The International Longshore and Warehouse Union (ILWU) Canada has authorized its longshore locals to conduct a vote on June 9 and June 10 on whether to issue a 72-hour notice on staging a strike. Such threatened action, which would notably severely hit cargo operations at the ports of Vancouver and Prince Rupert, comes as dockworkers on the U.S. West Coast have for four days taken industrial actions causing shutdowns at a number of container terminals.
The disruptive work actions carried out by the ILWU in the United States have effectively shut down operations at some marine terminals at the Ports of Los Angeles and Long Beach, said the Pacific Maritime Association (PMA). “The Union is also staging similar work actions that have shut down or severely impacted terminal operations at the Ports of Oakland, Tacoma, Seattle, and Hueneme.”
ILWU President Willie Adams, President of ILWU, stated: “We aren’t going to settle for an economic package that doesn’t recognise the heroic efforts and personal sacrifices of the ILWU workforce that lifted the shipping industry to record profits.”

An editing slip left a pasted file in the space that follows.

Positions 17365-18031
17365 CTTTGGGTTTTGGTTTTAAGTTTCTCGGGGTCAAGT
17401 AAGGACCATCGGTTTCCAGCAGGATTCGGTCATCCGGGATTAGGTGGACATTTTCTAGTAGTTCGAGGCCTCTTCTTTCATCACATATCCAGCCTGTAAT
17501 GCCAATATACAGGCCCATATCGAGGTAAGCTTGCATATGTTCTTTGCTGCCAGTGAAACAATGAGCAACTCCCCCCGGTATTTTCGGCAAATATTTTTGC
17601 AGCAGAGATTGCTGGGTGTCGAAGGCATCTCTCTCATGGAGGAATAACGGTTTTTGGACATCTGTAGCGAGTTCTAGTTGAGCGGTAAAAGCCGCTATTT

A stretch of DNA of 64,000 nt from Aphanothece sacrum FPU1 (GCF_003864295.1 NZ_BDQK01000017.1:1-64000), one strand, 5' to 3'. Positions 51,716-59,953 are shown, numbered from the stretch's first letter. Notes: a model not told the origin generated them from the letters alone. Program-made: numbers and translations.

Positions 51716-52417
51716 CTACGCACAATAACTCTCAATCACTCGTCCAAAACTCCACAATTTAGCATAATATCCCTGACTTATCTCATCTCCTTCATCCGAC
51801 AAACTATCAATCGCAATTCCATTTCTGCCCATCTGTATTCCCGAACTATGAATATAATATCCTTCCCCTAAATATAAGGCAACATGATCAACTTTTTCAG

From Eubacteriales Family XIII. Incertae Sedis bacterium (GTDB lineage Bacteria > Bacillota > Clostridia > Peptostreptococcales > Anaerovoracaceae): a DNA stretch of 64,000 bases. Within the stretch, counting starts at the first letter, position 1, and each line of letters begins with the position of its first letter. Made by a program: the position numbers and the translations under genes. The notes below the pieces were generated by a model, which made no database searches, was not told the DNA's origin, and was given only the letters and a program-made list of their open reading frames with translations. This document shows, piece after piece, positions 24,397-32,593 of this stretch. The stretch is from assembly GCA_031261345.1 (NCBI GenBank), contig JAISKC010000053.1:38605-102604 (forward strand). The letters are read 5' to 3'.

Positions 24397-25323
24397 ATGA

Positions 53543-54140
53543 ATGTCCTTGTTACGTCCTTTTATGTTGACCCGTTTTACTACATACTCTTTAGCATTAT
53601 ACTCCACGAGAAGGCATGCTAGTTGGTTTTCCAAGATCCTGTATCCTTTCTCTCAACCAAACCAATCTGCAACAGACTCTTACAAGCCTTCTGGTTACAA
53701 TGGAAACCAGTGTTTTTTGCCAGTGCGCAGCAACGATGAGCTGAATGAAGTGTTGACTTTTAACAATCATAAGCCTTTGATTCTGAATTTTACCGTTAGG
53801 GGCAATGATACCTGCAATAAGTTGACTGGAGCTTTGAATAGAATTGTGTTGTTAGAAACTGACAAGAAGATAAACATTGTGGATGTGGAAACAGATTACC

The ILWU affirms that PMA member carriers and terminal operators made huge profits of US$510 billion during the pandemic, while union workers risked and lost their lives during the same period “to ensure grocery store shelves were stocked, personal protective equipment (PPE) was made available, medical supplies were reaching hospitals, and record volumes of consumer goods continued to reach the door steps of American consumers while also enabling the shipping industries’ astronomical revenues.”
“Despite this fact, from pre-pandemic levels through 2022, the percentage of ILWU wages and benefits continued to drop compared to PMA rising revenues.”
The union stressed it is “committed to bargaining a contract that is fair and equitable, including wages and benefits that reflect the dedication of the ILWU workforce and its contributions to the shipping industry’s success.”
“Any reports that negotiations have broken down are false,” commented Mr. Adams, as the ILWU and PMA continue to negotiate the collective bargaining agreement.
The existing five-year ILWU contract with the British Columbia Maritime Employers Association (BCMEA) expired at the end of March. Among other issues, Canadian West Coast dockworkers are seeking significant wage increases amidst the prospect of greater automation of cargo-handling equipment under planned expansions of container terminal capacities.